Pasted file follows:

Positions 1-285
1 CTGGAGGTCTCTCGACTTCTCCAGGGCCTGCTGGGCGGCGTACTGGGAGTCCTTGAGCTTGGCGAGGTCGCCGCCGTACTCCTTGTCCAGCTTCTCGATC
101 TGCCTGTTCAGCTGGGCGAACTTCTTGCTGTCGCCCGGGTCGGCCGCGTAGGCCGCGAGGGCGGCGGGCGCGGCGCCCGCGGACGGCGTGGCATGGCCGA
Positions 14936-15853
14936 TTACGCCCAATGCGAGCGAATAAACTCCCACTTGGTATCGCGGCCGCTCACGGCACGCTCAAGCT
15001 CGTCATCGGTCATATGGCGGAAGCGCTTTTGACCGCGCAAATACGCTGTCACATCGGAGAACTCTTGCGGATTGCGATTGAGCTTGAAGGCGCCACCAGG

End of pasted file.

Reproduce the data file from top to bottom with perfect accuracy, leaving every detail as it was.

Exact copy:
Positions 1-285
1 CTGGAGGTCTCTCGACTTCTCCAGGGCCTGCTGGGCGGCGTACTGGGAGTCCTTGAGCTTGGCGAGGTCGCCGCCGTACTCCTTGTCCAGCTTCTCGATC
101 TGCCTGTTCAGCTGGGCGAACTTCTTGCTGTCGCCCGGGTCGGCCGCGTAGGCCGCGAGGGCGGCGGGCGCGGCGCCCGCGGACGGCGTGGCATGGCCGA
Positions 14936-15853
14936 TTACGCCCAATGCGAGCGAATAAACTCCCACTTGGTATCGCGGCCGCTCACGGCACGCTCAAGCT
15001 CGTCATCGGTCATATGGCGGAAGCGCTTTTGACCGCGCAAATACGCTGTCACATCGGAGAACTCTTGCGGATTGCGATTGAGCTTGAAGGCGCCACCAGG